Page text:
Another answer is, in the age of the internet, writers (and other artists) might try to become their own editors, publishers, and debtors -- in other words, their own content providers.

Some folks post their writing and put an "electronic hat" at the end; a PayPal button and a text along the lines of "If you've enjoyed this story, please contribute whatever amount you'd like." I'm not sure how well this works. Based on my experiences busking at renaissance faires, it probably helps to be well known, have a little dog, or be five years old. And really loud.

Then there's the proposed streaming type face model. You pay me (the writer) a small monthly subscription fee, and that allows you access to my short stories. Bruce Holland Rogers does this -- he e-mails a short story a month to paid subscribers. I haven't spoken with Bruce about how well this works, but I do know that Bruce has a day job.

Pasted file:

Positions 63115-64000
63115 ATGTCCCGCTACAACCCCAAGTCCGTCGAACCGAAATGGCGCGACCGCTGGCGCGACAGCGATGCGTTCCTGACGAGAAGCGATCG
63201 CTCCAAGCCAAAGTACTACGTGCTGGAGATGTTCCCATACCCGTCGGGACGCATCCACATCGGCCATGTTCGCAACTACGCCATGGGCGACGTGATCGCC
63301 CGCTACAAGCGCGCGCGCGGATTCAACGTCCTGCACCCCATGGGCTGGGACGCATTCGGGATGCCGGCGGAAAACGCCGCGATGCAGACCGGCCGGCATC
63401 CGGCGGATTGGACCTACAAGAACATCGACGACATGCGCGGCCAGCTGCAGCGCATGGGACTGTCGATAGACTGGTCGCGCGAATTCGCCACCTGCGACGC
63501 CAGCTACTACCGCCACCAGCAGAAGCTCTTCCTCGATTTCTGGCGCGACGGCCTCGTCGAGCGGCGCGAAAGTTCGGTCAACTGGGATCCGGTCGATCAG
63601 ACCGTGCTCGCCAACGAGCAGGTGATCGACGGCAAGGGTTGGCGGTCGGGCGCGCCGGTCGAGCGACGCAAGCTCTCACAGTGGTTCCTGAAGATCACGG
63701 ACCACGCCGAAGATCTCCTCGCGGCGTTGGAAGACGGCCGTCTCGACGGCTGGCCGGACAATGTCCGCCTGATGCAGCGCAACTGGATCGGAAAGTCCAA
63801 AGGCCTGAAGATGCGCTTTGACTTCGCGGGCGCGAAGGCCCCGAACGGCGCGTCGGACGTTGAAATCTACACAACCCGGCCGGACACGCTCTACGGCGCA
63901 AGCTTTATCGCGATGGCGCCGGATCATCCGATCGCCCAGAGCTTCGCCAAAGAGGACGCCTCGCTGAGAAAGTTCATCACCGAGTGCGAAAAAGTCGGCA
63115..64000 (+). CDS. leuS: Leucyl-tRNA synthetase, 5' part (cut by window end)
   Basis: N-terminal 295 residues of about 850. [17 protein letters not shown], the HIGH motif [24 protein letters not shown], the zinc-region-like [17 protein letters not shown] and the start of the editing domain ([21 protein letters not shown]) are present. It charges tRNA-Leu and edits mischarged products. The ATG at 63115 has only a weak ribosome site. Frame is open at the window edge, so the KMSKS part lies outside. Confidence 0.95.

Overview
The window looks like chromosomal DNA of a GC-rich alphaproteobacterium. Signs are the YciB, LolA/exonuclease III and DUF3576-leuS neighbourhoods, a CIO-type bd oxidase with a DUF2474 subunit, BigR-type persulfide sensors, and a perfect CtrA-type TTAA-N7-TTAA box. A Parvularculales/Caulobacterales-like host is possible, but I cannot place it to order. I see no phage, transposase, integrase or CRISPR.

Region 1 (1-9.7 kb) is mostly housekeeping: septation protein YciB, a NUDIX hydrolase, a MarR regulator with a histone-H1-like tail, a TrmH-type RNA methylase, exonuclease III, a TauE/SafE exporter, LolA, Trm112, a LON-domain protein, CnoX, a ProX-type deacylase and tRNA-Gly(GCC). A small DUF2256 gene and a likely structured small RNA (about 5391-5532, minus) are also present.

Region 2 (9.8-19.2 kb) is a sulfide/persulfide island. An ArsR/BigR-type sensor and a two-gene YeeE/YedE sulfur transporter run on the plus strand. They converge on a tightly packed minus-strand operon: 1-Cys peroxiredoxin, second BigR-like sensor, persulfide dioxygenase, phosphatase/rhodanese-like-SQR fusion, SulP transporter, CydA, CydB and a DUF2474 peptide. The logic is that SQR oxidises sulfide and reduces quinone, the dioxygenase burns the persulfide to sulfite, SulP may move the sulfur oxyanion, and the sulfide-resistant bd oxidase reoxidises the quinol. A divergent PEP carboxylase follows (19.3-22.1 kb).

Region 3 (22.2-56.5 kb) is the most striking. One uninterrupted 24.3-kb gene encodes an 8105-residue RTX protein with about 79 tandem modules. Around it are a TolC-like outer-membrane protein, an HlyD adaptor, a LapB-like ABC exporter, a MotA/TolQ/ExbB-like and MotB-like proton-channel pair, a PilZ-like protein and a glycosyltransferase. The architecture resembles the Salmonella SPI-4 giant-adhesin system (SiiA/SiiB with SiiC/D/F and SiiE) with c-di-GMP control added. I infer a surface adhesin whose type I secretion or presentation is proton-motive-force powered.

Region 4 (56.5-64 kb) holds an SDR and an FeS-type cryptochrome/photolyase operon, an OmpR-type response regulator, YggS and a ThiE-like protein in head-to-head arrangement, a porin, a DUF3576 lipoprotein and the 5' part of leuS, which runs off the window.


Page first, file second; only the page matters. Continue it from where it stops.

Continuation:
Of course, the difficulty with self-publishing is that one has to build a subscriber base. Which means marketing, social networking, and other business things that take away from time spent writing. Perhaps authors could band together to form a kind of "authors' web ring" -- in addition to the PayPal button at the end of a story, the author puts in a button that takes the reader to another story by another author in the ring. Your mileage with a distributed editorial board may vary.

To go in a different direction, I could widen my scope: write non-fiction (because, as Ellen Kushner notes, people say they only want to read The Truth), romance, or take a cue from Dan Brown and write cliffhanger-ending chapters in a thriller. Or would that simply delay the inevitable -- science fiction and fantasy are simply the first, but all the print markets are going?